Australia has entered into a new cyber security era with the Notifiable Data Breaches (NDB) scheme coming into effect on 22 February.

The scheme will impact all organisations with a turnover of more than $3m, and many others below that threshold that hold personal data, including banking details, medical records, addresses and phone numbers in hard copy or digital format. In short, the NDB scheme applies to any organisation that is considered an APP entity under the Privacy Act.

From 22 February onwards, data breaches – whether actual or suspected, and applying both to staff and client data – legally must be reported to the Office of the Australian Information Commissioner (OAIC). In addition, the individuals whose data is compromised must be notified ‘as soon as is practicable’.

Non-compliance can attract steep penalties of up to $1.8 million for businesses and $360,000 for individuals.

Why Australia needs the NDB scheme

Australia is proving to be a particular target for cyber criminals for a number of reasons. Firstly, relative to other economies Australia came through the global financial crisis in remarkably good shape, suggesting there may be potential wealth to be tapped.

Secondly, Australians tend to embrace new technologies and place more trust in them than other nationalities. Finally, our comparatively small population and cultural resemblance to both the United States and the United Kingdom makes Australia an attractive testing ground for new cyber-crime products.

Over the last 20 years, systems hacking has evolved from random acts of vandalism intended to highlight an individual or small group’s skills or agenda to a major revenue source for organised crime, capable of generating millions in revenue. Additionally, cyber technology is being utilised politically, with frequent reports of foreign states mounting attacks aimed at sabotaging a target country’s economy.

These criminal organisations are run like standard businesses, with a range of service platforms across their infrastructures, multiple capabilities and storefronts for buying and selling various tools and information. They have KPIs and they even hold office parties. And they are innovating at an extremely rapid rate.

The practicalities of compliance

Incidences of security breach interruptions to normal operations are reported to have affected 59% of all Australian businesses, according to the Telstra Cyber Security Report 2017.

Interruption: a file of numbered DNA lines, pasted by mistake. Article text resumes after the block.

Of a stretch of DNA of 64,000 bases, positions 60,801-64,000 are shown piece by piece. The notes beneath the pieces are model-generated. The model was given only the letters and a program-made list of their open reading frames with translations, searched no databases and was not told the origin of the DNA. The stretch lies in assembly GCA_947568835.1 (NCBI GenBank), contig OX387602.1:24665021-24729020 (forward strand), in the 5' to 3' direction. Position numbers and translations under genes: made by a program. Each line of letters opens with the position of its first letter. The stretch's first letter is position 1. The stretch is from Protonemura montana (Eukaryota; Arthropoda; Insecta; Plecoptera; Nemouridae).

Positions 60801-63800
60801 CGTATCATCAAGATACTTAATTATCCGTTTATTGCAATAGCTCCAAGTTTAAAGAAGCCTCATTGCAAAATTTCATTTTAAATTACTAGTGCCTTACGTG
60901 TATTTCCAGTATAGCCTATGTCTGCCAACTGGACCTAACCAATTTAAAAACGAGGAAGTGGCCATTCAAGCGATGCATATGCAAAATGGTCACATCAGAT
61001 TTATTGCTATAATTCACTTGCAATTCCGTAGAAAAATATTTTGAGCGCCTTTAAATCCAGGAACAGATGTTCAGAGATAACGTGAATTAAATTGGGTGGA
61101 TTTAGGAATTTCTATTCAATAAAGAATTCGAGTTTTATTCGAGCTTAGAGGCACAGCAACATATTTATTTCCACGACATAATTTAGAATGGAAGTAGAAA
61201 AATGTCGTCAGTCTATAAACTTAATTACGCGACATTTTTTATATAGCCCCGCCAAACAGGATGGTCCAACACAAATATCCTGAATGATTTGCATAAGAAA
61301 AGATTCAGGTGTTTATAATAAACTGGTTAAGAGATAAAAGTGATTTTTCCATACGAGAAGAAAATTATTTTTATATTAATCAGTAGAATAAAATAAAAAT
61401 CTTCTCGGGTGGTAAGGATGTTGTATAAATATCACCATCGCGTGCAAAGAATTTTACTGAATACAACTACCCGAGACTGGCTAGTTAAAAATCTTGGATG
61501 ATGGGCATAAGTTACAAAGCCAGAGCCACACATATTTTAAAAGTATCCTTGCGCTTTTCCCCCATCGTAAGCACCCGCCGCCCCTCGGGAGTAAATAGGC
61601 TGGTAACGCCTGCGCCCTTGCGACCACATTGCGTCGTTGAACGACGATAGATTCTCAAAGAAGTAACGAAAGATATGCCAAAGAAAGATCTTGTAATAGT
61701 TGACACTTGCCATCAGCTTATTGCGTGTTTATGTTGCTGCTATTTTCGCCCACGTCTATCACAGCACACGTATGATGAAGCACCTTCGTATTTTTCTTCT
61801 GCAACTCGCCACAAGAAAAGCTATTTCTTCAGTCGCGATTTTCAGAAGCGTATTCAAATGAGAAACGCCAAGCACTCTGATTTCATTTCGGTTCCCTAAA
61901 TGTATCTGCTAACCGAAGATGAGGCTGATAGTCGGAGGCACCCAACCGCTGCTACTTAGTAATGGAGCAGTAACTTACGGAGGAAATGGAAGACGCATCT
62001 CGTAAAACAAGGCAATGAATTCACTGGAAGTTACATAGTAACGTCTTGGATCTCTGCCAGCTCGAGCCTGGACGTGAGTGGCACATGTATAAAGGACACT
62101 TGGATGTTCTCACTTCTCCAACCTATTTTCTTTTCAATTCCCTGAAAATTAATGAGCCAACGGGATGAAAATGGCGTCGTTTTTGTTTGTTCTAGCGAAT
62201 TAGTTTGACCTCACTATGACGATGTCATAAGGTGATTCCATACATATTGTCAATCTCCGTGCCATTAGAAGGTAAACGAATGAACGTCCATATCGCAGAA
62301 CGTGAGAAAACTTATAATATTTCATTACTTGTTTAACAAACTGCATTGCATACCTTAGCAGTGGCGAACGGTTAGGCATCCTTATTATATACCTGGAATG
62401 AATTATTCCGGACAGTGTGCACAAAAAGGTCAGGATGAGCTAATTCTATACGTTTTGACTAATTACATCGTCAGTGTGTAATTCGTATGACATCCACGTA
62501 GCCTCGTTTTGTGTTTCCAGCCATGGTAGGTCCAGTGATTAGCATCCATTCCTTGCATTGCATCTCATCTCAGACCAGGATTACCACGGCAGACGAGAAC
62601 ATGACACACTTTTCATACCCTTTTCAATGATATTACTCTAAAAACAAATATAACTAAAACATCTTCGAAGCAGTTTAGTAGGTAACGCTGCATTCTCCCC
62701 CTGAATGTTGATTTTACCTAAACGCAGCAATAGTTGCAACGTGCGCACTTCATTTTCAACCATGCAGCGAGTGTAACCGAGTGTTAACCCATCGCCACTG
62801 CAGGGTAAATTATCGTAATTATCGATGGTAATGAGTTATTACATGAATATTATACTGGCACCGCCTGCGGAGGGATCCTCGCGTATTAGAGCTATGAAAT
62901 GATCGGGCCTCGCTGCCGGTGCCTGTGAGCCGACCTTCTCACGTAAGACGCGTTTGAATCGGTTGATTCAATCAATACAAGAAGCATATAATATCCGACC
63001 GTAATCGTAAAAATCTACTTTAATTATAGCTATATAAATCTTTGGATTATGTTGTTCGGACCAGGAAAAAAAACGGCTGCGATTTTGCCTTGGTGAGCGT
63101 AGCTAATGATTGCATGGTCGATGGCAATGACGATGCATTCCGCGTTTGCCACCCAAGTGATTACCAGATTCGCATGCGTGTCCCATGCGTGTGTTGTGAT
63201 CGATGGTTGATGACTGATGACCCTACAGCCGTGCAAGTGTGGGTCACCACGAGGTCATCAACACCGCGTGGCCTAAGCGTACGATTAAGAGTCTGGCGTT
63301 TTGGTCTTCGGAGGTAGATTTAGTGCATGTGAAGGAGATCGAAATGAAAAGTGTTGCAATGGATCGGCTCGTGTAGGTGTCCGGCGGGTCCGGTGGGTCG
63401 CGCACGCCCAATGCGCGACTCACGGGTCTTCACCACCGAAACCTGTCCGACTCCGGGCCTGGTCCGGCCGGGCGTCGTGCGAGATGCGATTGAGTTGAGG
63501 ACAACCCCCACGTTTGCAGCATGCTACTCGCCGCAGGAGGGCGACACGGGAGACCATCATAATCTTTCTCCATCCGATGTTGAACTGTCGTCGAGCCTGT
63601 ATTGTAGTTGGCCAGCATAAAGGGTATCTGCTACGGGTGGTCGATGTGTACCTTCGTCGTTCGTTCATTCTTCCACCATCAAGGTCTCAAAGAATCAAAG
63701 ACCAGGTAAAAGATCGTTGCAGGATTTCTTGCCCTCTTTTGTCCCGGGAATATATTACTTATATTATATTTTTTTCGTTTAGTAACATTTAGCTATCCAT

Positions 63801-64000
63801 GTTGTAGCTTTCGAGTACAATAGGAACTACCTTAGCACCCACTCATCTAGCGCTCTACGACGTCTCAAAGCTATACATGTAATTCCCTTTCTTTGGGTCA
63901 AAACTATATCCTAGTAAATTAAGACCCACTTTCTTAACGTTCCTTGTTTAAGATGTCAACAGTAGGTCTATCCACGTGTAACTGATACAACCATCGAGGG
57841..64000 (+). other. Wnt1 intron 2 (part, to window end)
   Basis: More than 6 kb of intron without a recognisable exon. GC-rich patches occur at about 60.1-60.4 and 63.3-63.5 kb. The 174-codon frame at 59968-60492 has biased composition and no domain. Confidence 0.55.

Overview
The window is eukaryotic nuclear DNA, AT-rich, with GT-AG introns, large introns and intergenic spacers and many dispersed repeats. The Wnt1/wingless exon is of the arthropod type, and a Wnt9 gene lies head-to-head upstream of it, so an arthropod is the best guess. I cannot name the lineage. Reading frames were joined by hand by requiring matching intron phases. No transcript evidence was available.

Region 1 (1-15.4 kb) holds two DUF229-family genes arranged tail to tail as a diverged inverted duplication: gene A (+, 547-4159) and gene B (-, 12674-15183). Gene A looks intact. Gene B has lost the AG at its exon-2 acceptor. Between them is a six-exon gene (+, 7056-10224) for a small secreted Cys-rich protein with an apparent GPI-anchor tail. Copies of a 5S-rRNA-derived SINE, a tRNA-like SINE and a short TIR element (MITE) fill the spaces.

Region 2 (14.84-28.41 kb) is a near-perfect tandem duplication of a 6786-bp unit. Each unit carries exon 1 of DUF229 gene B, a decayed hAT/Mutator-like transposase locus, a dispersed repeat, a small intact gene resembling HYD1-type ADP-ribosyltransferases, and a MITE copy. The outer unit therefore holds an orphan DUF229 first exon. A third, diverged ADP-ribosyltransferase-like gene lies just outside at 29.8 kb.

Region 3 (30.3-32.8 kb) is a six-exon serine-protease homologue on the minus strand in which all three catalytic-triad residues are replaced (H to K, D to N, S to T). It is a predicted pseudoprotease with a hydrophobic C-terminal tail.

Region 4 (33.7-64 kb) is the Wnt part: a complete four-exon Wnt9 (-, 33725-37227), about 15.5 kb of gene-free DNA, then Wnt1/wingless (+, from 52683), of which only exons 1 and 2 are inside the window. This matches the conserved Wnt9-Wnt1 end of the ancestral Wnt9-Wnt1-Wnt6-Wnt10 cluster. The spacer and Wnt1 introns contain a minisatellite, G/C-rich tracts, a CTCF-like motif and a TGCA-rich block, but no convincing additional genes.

In all likelihood that figure does not tell the full story. One of the advantages of a national breach reporting scheme will be that a more accurate picture of cyber-crime and its effect on the Australian economic landscape can begin to emerge.

The need for businesses to respond swiftly and decisively in the event of a breach is essential. Boards and business owners must consider: how is your business positioned to meet these requirements? What do you need to put in place and how do you manage cyber risk from an operational perspective? And what about risks that you can’t identify because you don’t yet know what they are?

In the case of a data breach, in-house or external resources should include a technical forensics analyst, legal counsel and communications specialist to enable an immediate response and damage limitation.

Specific insurance cover is also highly recommended. A comprehensive cyber insurance program needs to cover multiple risks, from financial loss to legal costs, and should be put together by a broker who understands both your operation and how a data breach could impact it.

Need advice on cyber security for your business?

Gallagher is ACAPMA’s insurance partner with a team of specialist brokers for the convenience stores and petrol retail sectors. Request a cyber insurance quote, or more information on Gallagher’s products range here.

An outline of the Notifiable Data Breach notification scheme and downloadable notification form can be accessed via the OAIC website